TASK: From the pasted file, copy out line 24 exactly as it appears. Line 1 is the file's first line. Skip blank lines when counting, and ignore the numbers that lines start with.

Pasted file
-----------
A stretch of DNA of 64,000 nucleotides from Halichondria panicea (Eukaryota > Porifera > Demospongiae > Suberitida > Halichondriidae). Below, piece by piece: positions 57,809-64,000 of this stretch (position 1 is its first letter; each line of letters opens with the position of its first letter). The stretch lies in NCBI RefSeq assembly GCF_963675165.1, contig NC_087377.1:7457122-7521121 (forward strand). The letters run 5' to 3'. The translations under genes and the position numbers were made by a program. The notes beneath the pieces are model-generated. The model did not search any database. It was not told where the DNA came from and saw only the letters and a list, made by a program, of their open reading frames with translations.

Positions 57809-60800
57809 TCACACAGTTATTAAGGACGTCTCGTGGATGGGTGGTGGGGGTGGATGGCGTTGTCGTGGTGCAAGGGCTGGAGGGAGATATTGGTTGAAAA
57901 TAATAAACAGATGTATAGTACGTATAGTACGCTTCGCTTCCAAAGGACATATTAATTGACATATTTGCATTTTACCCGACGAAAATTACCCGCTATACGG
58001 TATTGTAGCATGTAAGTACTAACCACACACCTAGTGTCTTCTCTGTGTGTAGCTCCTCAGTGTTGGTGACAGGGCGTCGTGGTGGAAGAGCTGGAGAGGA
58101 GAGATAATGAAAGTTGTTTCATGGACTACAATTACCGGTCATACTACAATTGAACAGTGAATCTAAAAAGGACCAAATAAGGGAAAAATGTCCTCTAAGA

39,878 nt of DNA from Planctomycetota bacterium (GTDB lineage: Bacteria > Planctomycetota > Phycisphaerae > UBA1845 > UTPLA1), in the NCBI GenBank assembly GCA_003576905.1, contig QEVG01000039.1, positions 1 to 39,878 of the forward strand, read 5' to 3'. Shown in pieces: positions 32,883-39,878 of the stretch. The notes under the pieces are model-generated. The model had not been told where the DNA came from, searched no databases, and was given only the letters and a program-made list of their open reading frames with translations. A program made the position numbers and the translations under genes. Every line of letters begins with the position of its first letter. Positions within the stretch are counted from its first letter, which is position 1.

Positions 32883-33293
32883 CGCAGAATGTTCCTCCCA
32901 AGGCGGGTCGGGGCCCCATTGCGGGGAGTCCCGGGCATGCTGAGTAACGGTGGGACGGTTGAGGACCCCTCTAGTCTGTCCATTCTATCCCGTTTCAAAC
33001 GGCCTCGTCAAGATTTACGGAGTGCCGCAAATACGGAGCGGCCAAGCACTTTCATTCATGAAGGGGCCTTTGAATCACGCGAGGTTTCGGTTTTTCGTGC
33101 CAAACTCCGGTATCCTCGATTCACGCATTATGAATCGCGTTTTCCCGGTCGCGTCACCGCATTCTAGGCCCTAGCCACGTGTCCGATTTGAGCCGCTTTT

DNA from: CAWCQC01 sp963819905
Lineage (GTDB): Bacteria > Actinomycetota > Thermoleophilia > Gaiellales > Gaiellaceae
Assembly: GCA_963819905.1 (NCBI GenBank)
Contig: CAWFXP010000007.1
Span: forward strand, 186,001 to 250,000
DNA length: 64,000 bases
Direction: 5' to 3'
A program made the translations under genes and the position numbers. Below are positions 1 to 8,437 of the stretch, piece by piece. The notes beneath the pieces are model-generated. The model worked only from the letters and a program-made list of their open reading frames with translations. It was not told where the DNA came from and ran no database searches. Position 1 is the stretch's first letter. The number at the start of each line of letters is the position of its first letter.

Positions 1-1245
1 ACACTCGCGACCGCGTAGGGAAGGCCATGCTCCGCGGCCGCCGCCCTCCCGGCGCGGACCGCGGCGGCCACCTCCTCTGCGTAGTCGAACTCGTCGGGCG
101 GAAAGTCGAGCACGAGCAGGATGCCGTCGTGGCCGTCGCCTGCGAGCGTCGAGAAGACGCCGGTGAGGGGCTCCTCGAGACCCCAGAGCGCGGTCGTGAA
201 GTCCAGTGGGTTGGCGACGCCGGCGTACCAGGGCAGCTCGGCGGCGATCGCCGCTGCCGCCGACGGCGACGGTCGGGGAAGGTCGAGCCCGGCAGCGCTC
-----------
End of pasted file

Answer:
201 GTCCAGTGGGTTGGCGACGCCGGCGTACCAGGGCAGCTCGGCGGCGATCGCCGCTGCCGCCGACGGCGACGGTCGGGGAAGGTCGAGCCCGGCAGCGCTC